As two of the world's most rogue, isolated, and prolifically terror-supporting regimes solidify their hegemonic intercontinental ballistic missile (ICBM) ambitions — in the case of North Korea, with present technology, and in the case of Iran, with emerging (and, God-willing, thwarted) technology — it has never been more important for the United States to assure the operational sufficiency of its missile defense technology. The notion of morally repulsive, freedom-loathing regimes in possession of ICBMs, after all, has disastrous potential — but that downside risk can at least be mitigated if the United States has the functioning capabilities to shoot down those regimes' ICBMS, if needed.
In a September 2017 piece at National Review, Henry F. Cooper argued that we effectively already possess the technology needed to shoot down a North Korean ICBM:
North Korea continues to test its nuclear weapons and its means to deliver them, including [ICBMs] that can reach America. We clearly need the best ballistic-missile defense (BMD) systems possible. ...
We need to enhance our limited ground-based BMD system in Alaska and California. Aegis BMD ships deployed around the world can augment that homeland-defense capability. But a false narrative is being spread in numerous articles: that these ships cannot shoot down ICBMs, except possibly in their terminal phase as they approach their targets. ...
[But] today ... the Navy’s "launch on remote" and "engage on remote" capabilities can enable such intercepts and would be instrumental in defending against North Korean ICBMs. "Launch on remote" refers to the use of sensors to enable the captain of a given Aegis BMD ship to launch its interceptors before the radar on the same ship picks up the attacking target. "Engage on remote" refers to the fact that today’s interceptors need not be guided to their targets by the ship that launches them. ...
President Trump should now direct his BMD team to ensure that Aegis BMD ships operate in locations from which they can shoot down North Korea’s ICBMs both going up and coming down.
But ICBM threats are, of course, not merely limited to those from North Korea and (potentially, but hopefully never) the fanatical Iranian regime. Perhaps even more indispensable for America's comprehensive 21st-century geopolitical strategy is its ability to defend against the twin rising powers of China and Russia.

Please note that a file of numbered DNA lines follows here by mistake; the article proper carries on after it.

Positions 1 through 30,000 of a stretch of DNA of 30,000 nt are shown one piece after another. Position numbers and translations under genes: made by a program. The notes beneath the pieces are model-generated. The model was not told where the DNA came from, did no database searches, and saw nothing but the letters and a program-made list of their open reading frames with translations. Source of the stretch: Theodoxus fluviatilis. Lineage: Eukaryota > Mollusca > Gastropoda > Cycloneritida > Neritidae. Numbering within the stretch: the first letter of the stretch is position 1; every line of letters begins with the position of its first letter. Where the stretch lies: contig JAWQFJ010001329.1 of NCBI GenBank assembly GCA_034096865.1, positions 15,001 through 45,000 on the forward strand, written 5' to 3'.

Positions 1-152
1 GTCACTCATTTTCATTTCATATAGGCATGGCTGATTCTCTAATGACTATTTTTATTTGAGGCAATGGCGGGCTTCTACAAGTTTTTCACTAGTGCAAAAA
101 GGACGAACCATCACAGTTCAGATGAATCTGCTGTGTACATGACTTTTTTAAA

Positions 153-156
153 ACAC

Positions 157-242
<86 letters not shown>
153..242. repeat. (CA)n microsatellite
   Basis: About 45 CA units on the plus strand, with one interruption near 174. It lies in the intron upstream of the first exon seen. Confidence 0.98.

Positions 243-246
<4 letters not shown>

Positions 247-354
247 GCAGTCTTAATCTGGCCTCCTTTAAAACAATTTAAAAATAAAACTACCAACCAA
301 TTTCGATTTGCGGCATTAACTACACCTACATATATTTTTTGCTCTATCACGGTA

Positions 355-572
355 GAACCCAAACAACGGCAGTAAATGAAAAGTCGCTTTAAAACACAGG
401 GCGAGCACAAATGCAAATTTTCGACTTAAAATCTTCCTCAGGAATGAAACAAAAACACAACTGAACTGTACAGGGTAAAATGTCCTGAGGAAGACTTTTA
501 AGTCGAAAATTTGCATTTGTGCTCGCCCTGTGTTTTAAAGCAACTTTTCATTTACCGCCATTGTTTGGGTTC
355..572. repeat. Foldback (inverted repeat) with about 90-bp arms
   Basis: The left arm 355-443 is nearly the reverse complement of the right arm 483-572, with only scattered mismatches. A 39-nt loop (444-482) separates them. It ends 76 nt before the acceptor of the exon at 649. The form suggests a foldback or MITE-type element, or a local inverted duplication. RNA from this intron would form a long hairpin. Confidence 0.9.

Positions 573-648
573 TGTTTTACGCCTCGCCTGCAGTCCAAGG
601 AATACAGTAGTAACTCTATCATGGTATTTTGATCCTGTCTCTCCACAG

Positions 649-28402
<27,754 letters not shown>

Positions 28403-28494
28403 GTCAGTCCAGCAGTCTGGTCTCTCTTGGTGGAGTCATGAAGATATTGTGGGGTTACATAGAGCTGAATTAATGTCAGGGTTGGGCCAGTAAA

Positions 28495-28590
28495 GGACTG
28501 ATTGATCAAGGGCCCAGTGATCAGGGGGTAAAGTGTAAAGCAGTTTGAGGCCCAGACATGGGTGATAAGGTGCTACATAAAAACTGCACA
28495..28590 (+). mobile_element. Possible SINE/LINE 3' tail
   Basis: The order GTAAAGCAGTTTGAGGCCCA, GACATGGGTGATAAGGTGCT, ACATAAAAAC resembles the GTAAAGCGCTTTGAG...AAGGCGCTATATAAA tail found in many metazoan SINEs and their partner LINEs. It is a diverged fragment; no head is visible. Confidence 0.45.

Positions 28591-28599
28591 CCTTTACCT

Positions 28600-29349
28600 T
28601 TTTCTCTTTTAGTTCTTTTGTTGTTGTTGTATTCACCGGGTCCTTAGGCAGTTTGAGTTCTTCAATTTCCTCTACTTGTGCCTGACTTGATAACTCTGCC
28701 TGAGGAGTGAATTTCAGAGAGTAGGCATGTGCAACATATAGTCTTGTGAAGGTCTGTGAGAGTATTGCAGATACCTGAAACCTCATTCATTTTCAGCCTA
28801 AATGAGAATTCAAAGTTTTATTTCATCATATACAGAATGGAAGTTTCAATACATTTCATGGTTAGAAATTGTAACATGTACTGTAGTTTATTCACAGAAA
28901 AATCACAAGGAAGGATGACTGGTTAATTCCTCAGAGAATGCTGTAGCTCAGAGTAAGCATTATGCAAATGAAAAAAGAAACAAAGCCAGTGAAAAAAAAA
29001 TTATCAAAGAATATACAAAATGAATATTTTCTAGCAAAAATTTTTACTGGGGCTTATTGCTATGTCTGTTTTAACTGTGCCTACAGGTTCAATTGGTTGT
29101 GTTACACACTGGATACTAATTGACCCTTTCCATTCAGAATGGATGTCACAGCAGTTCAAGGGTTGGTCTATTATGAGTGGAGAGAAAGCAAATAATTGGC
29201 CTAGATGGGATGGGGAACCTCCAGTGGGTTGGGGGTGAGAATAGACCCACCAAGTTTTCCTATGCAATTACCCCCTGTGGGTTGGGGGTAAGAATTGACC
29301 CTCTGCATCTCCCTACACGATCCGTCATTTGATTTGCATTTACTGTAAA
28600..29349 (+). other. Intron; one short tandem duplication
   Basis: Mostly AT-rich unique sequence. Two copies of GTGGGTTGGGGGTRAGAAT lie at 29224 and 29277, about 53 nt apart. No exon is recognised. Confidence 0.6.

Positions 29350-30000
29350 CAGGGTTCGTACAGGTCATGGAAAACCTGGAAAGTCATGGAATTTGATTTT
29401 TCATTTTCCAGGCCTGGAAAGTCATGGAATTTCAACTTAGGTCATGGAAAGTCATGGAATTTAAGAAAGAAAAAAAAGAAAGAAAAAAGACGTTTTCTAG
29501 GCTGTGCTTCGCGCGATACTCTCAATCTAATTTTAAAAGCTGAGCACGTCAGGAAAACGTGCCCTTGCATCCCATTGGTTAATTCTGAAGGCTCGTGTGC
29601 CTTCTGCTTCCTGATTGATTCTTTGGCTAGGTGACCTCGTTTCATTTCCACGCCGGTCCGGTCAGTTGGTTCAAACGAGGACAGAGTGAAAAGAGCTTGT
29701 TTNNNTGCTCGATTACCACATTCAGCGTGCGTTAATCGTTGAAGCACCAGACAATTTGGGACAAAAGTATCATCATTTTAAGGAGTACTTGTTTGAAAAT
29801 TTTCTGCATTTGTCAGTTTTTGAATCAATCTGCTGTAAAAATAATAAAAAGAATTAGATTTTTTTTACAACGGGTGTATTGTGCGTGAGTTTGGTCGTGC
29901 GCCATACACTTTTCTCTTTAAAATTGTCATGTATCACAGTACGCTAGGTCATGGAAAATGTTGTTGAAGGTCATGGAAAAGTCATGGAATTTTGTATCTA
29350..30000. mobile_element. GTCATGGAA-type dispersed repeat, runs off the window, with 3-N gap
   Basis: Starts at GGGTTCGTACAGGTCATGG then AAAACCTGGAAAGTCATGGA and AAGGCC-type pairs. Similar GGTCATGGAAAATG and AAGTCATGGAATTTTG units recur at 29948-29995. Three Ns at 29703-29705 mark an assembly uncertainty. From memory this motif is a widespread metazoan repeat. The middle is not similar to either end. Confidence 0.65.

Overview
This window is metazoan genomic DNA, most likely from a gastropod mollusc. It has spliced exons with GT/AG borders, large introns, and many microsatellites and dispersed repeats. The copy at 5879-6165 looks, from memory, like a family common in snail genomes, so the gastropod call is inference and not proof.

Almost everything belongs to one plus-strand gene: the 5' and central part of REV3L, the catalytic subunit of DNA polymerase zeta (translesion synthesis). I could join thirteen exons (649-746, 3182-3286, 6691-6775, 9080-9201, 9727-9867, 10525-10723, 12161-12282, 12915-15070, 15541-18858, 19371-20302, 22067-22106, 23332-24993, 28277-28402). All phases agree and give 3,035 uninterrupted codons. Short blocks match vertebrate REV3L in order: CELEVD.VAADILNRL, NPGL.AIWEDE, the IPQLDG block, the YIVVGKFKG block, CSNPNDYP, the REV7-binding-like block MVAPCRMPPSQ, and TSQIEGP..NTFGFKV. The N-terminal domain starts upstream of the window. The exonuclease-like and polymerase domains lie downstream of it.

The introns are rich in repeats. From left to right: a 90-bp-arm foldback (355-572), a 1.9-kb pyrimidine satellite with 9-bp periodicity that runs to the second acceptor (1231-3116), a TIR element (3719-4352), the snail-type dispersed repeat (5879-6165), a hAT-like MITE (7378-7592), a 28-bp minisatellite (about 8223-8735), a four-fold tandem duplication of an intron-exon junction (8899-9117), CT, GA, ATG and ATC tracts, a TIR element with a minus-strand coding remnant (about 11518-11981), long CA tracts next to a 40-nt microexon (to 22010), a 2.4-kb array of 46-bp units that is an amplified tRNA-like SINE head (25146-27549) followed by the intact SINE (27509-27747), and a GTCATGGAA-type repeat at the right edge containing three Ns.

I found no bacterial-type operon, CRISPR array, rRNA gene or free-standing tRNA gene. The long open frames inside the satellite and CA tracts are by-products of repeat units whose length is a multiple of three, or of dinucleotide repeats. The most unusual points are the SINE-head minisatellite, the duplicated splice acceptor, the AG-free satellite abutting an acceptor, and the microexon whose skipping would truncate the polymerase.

Today, in a piece at National Defense magazine, Sen. Ted Cruz (R-TX) — who has taken key steps to solidify his unique foreign policy profile, of late — argues that what the United States needs to do, above all else in the area of missile defense, is invest in pivotal space-based interceptor (SBI) technology. According to Cruz, we do not presently possess the technology to fully operationally thwart both China and Russia's current ICBM arsenals:
Three years ago, a usually obscure Chinese naval periodical, Naval & Merchant Ships, caught international attention when it published an article illustrating how a volley of 20 nuclear-armed Chinese ballistic missiles could be launched at cities across the United States to kill 50 million Americans.
One of the diagrams was a map of Manhattan overlaid with circles inside circles, narrowing down to a point in Central Park where an [ICBM] would be aimed to destroy the whole island.
Some parts of the article were speculative. At the time, the Chinese Communist regime had not yet confirmed the existence of its next-generation Dongfeng-41 (DF-41), which can carry 10 nuclear warheads, travel at 25 times the speed of sound, and hit almost anywhere in America. ...
There is nothing our military planners have that can stop this new threat. Our existing missile defense systems, based on the ground and at sea, can intercept a missile if they have the time to track how it’s flying and pluck it out of the air. They can’t stop the DF-41.
Nor can they stop Russia’s new RS-28 Sarmat, which was unveiled last year by Russian leader Vladimir Putin. Putin bragged that America’s missile defenses were technologically useless against the missile, and Russia’s state-controlled media bragged it can wipe out a landmass the size of Texas.
Cruz argues that, to best counter China and Russia ICBM threats, the United States needs to invest in SBIs, which "can look down on a missile in the 'boost phase,' as it’s being launched, and knock it out of the sky." Indeed, as Cruz notes, ICBMs are most vulnerable during the "boost phase."
Cruz concludes his piece by sounding the alarm for his fellow lawmakers:
SBI technology is within the grasp of American scientists. It has been stymied by bureaucratic inertia and poor planning, by inflated cost estimates, and by incoherent claims from opponents that leaving ourselves vulnerable actually makes us safer.
There is no time left for delay. America’s enemies are building their nuclear arsenals to circumvent the missile defense we already have. We need SBI to secure our homeland from very real threats around the globe today.
Hopefully, Congress is paying attention.